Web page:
The issues surrounding the
archival keeping qualities of photographic materials have always dogged
us. During the development of the photographic process in the 19th century
the problem was not capturing a moment but keeping it from fading once
it was again exposed to light when viewed. Only when "hypo"
was discovered could the undeveloped silver halides be removed from the
light sensitive emulsion, making the image somewhat impervious to further
deterioration. That discovery made photography possible. But other matters
contributed to the keeping problems with photographs--the tarnishing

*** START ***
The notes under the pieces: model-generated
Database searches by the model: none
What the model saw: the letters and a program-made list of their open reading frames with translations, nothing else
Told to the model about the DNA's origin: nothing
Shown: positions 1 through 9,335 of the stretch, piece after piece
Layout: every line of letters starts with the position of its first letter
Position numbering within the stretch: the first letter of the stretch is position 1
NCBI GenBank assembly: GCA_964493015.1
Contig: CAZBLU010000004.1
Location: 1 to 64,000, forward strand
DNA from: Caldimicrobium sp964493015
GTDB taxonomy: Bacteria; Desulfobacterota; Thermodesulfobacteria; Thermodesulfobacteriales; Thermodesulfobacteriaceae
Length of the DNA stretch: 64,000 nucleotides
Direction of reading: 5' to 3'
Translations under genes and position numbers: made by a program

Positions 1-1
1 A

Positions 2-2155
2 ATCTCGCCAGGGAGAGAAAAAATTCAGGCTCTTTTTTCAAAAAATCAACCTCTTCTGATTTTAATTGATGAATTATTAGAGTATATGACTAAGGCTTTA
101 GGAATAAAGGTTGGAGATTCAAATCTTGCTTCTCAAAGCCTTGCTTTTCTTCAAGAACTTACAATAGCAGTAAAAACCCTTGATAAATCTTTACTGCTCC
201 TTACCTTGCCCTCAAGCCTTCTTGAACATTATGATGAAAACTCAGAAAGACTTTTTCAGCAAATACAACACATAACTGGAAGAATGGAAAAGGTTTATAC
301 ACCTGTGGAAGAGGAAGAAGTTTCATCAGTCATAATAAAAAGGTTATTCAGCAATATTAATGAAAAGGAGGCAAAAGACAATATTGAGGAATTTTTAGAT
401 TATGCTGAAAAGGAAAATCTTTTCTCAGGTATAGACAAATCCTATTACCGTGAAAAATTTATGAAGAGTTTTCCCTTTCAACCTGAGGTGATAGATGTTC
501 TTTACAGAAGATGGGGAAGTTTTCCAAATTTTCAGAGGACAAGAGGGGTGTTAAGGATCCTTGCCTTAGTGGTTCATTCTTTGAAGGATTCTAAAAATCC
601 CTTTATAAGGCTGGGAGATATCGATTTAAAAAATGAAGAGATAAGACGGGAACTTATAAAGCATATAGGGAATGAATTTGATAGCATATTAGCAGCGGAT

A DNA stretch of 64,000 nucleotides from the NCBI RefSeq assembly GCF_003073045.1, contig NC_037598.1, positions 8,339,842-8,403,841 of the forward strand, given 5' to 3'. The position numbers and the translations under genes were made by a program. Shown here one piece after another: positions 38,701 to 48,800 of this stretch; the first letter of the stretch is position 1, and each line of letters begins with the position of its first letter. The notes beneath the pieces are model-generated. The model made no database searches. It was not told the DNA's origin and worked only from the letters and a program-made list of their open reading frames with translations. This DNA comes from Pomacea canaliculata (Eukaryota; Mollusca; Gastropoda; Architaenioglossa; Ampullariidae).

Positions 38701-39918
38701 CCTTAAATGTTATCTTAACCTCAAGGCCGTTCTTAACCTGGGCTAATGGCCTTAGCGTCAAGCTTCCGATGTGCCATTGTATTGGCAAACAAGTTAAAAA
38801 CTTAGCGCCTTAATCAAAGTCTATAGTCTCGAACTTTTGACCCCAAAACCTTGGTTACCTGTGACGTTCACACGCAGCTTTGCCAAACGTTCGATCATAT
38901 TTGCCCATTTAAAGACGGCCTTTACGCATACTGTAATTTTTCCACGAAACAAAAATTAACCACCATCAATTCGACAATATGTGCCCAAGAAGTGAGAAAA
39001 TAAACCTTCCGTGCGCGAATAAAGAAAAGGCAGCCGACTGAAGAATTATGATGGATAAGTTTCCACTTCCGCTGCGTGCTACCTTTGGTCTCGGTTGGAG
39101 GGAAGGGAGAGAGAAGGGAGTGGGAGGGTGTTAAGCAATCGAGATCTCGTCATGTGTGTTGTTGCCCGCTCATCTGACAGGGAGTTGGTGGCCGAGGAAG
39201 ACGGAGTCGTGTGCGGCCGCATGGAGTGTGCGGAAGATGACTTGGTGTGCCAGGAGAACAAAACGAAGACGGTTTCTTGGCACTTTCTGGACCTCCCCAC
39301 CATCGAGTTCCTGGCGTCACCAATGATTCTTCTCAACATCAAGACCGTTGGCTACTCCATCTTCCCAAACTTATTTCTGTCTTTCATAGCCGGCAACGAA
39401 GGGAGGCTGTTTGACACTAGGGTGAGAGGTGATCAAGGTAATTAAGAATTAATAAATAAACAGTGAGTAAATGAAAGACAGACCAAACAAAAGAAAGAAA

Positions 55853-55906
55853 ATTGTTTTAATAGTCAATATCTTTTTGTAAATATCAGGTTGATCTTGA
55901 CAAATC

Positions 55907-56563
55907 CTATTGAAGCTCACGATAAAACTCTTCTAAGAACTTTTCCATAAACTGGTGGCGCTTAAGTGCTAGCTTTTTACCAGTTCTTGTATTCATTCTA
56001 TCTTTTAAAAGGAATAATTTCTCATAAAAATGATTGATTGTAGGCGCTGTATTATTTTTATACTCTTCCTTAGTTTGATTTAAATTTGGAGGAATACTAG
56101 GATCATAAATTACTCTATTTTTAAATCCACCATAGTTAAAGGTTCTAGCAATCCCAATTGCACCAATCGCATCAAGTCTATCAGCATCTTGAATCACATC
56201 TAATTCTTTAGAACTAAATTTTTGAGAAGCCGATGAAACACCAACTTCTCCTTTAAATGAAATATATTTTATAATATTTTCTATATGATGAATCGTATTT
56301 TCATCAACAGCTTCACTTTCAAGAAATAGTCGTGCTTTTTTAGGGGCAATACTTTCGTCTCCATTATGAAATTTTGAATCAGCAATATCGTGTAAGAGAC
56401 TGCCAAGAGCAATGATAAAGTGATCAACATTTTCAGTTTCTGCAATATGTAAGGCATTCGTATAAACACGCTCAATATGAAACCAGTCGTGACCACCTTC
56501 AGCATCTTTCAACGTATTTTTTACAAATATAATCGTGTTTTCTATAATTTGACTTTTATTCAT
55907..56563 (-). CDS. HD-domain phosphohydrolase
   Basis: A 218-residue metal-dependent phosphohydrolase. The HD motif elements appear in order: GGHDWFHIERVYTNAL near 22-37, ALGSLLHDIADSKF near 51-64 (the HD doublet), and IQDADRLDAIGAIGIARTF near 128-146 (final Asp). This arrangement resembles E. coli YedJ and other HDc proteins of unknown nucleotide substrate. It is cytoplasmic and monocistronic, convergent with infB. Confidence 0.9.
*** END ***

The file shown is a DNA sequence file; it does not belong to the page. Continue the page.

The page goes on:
of silver, the fading of dyes used in creating color, the poor base support
materials, and the increasing effects of pollution, which attack both
paper and image layers in the print. Indeed, even high temperature and
humidity became a storage issue, as did the album pages and containers
in which photographs were held, which could emit harmful gases.
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